Interview: Dr Jane Goodall

Wild animals are not pets, leading expert warns

By Jamil Khan @ The Gulf Today-Sharjah, Jan 25, 2015

DUBAI: The wildlife expert, Dr Jane Goodall, warned the public to forgo domesticating wild animals as an alarming number of cases are being reported where their owners incur injuries.
Goodall, PhD DBE, primatologist, is visiting the UAE and shedding light on different aspects of the rising trend of domesticating wild animals in homes. In an exclusive interview with The Gulf Today, she said that chimpanzees are wild animals and cannot be domesticated. New York University Abu Dhabi Institute (5)
“When they are small they are cute. They can be dressed up and they are very loving if treated well. They are clever and can learn much from humans, like drinking from a cup, riding a tricycle, and so on. But when they reach adolescence, they can become very dangerous; at 8 years old, they are stronger than us. They are unpredictable and can suddenly lose their tempers,” she added.
According to information from different parts of the world, she said that a woman had her face and both hands bitten off. Other wild pet owners have been injured. To get a baby chimp, the mother has often been killed. Members of their community who come to the rescue, often the top ranking male, are likely to be shot also. Many infants are wounded and die before they ever reach the market. Chimpanzees once numbered 2 million in Africa. Today, the maximum number is 300,000, spread over 21 countries, many in isolated groups in fragmented forest patches that will not survive in the long run due to inbreeding.
Describing the behaviour of the animals, the expert pointed out that when a pet becomes too strong, what will happen to him or her? They will either be shut in a small cage for life or sent to a bad zoo. They can never be successfully integrated into an existing captive group – they do not know how to behave like a wild chimpanzee – something an infant learns as it grows up in a natural setting. Such pets have been humanised. Their life is ruined, and they can live to be 70 years old.
Dr Jane Goodall was in the country to attend different activities under the banner of “Roots & Shoots Programme” partnered with The Jane Goodall Institute and International Fund for Animal Welfare (IFAW).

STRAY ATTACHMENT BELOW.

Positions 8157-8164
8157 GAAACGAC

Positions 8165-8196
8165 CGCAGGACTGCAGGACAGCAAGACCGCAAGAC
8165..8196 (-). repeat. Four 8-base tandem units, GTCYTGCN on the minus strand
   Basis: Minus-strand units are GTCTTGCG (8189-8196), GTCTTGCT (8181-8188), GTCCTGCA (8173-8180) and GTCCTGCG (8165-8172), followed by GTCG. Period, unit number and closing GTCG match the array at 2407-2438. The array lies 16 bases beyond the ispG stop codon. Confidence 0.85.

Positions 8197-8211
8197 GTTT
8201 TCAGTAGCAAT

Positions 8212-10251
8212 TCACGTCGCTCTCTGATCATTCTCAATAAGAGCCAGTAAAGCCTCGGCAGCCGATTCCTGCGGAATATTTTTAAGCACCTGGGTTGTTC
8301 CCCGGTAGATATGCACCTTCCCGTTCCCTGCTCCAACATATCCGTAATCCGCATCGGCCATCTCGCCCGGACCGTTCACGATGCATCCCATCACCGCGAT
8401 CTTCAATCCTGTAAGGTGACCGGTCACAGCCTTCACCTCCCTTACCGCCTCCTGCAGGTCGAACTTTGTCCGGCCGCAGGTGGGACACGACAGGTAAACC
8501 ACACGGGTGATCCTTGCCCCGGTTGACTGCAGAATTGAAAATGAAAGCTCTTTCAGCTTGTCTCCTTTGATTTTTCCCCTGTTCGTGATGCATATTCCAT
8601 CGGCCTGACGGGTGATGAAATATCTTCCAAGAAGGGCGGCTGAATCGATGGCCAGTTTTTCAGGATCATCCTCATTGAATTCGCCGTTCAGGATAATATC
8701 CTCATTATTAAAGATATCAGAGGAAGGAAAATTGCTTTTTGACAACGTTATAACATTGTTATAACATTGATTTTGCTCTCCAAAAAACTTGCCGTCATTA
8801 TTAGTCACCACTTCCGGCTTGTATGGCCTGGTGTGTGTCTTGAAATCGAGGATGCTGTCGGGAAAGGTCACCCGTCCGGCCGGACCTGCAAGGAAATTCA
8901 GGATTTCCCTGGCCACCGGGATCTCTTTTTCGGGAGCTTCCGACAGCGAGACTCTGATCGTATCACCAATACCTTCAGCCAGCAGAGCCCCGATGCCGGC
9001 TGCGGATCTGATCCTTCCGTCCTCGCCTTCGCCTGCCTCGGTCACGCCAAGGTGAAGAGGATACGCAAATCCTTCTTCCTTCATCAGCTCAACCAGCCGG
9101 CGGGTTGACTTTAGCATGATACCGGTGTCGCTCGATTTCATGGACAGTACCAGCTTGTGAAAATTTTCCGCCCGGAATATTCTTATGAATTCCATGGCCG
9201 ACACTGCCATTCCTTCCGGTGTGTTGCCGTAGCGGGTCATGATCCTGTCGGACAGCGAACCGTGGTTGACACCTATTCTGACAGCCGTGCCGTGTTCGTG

Shedding light on the background of the Roots & Shoots Programme, Goodall said that “the Roots & Shoots Programme began in 1991 when 12 high school students from 9 schools came to my house in Dar es Salaam to talk about wildlife after I had lectured at their schools.  We discussed many problems – poaching in the national parks, no environmental education in schools (at the time), cruelty to animals in the market, stray dogs, street children, dynamiting coral reefs (to stun fish for easy catching) and so on.  We decided to form clubs through its main message “every individual makes a difference every day.”
There are always some children who care about animals, some about people, some about the environment. So it was decided that every group, or club, would choose three hands-on projects to help animals, people and environment to make the world a better place.
Currently, the movement reached 138 countries, with 150,000 groups, with members from kindergarten to university level. These young people are doing amazing projects and changing the world.
When she asked how it benefits the young generation, she said that when young people are allowed to choose to be involved in what they truly care about, when we listen to their voices, when we allow them to go ahead and plan and execute their projects, they are empowered. Everywhere they are influencing their parents and grandparents. “There are already many people in the world, adults who have been involved in R&S when young. They share a philosophy of respect for all living things. They are changing the world ever since they became part of the initiative,” she added.
She expressed her gratitude to Razan of Abu Dhabi for her help in establishing an R&S office in the country. “After one year we have an R&S celebration involving seven schools and two universities. They will gather in New York University to share their projects and their enthusiasm,” she added.
Dr Elsayed Mohamed, Regional Director IFAW, Middle East responded on the wildlife trade in the region and said that the “Middle East is considered a transit area for some wildlife trade like ivory and shark fin. And also considered a final destination for other species like cheetah and lion cubs, many reptile species, birds of prey for falconry. The major problem now is the wildlife trafficking of elephant ivory that is headed to the Far East, as the trade results in more killing of thousands of elephant every year,” she added.
As a final destination for some species, the problem of exotic pets (keeping many wild species as pets including dangerous ones like lion and cheetah) is a big problem and needs to be tackled through awareness and adopting proper legislation that prohibit possessions of wild animals as pets.
She lauded the UAE government in adopting good legislation that prohibits importation of dangerous animals, but there is hope for a federal legislation that prohibits the keeping of wild animals as pets.
End

~ by jamilkhan on January 25, 2015.

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